Some wonderful, new additions to the hallmark Star Wars musical library. Sound effects work great. Some discernable distortion and abrupt musical fades at various points throughout the adventure leave a slight blemish on the presentation. The lack of aural feedback during context-sensitive events is regrettable. 3.7

Play Value
Yes, it’s short; no, the gameplay isn’t mind-blowing. But Jedi Alliance manages, through its presentation and production values, to put you right there in the Star Wars universe, if only for a very brief time.

3.8 Overall Rating – Good
Not an average. See Rating legend above for a final score breakdown.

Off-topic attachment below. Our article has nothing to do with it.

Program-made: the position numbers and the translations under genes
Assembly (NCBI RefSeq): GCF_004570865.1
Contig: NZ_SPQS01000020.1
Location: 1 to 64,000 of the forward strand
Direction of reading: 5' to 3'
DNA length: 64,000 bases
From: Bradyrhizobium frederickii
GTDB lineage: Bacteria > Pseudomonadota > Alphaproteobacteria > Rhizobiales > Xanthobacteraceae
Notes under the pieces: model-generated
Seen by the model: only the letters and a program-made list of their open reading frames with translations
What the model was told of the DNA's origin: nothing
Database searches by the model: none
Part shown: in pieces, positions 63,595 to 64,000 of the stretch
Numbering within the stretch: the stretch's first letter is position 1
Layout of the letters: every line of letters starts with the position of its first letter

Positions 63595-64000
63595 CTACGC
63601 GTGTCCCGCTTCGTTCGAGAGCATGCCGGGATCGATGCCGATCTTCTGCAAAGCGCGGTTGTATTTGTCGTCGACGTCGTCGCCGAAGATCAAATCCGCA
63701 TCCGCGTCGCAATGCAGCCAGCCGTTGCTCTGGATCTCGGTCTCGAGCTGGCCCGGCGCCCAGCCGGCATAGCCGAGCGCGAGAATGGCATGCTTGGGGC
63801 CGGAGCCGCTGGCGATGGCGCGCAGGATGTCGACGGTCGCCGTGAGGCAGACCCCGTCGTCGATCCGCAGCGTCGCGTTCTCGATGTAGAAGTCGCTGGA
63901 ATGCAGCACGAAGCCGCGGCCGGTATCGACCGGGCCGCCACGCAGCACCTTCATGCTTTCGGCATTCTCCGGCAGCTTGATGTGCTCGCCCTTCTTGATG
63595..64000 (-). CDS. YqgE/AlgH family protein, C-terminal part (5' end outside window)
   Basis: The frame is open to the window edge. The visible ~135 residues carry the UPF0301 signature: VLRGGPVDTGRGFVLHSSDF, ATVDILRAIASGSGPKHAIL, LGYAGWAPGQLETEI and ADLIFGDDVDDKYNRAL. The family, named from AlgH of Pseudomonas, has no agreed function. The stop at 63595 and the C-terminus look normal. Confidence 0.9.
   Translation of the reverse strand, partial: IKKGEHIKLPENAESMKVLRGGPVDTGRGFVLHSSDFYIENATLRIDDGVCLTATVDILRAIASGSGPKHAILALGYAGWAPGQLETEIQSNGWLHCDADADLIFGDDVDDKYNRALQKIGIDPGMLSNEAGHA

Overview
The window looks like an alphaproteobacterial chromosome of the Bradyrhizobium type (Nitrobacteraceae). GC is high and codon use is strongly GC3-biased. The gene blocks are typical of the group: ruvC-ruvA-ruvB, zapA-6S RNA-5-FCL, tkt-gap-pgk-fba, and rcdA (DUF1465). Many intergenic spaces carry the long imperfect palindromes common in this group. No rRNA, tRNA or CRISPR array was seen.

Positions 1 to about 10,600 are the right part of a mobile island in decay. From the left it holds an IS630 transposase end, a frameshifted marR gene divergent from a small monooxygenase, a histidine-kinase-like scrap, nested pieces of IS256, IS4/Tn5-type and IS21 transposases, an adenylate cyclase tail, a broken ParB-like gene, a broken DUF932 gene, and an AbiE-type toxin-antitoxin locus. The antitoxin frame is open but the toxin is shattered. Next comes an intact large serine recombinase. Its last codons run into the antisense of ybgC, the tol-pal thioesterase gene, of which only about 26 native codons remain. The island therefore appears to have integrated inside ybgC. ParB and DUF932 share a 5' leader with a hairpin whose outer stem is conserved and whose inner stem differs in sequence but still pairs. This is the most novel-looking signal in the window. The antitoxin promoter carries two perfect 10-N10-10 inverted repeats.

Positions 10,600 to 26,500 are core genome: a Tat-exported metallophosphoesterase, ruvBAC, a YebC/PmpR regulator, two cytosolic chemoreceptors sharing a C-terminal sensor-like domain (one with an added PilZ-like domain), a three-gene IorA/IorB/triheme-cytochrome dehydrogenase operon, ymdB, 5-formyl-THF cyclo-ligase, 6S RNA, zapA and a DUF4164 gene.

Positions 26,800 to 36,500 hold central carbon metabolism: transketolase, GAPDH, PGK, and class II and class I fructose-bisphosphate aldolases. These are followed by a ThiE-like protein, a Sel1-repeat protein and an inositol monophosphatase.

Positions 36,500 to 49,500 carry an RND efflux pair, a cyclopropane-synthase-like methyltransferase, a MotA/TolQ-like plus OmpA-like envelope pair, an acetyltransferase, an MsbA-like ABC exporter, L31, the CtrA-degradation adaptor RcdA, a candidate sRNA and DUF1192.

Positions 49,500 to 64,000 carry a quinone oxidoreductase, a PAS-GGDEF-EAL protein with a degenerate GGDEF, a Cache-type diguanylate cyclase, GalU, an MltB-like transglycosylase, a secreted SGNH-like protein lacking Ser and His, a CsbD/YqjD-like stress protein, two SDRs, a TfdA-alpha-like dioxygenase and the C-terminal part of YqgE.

Game Features:

  • Play through an original story — exclusive to the Nintendo DS — that expands The Clone Wars series set between Episode II and Episode III in exciting new directions.
  • Create your own Jedi dream teams by pairing Jedi in any combination. For example, team up Anakin Skywalker with Obi-Wan Kenobi, or Ahsoka Tano with Mace Windu.
  • Develop the relationship between two Jedi and generate more powerful attacks and special abilities. Replay missions with different character combinations to unlock new areas, collectibles, and other secrets.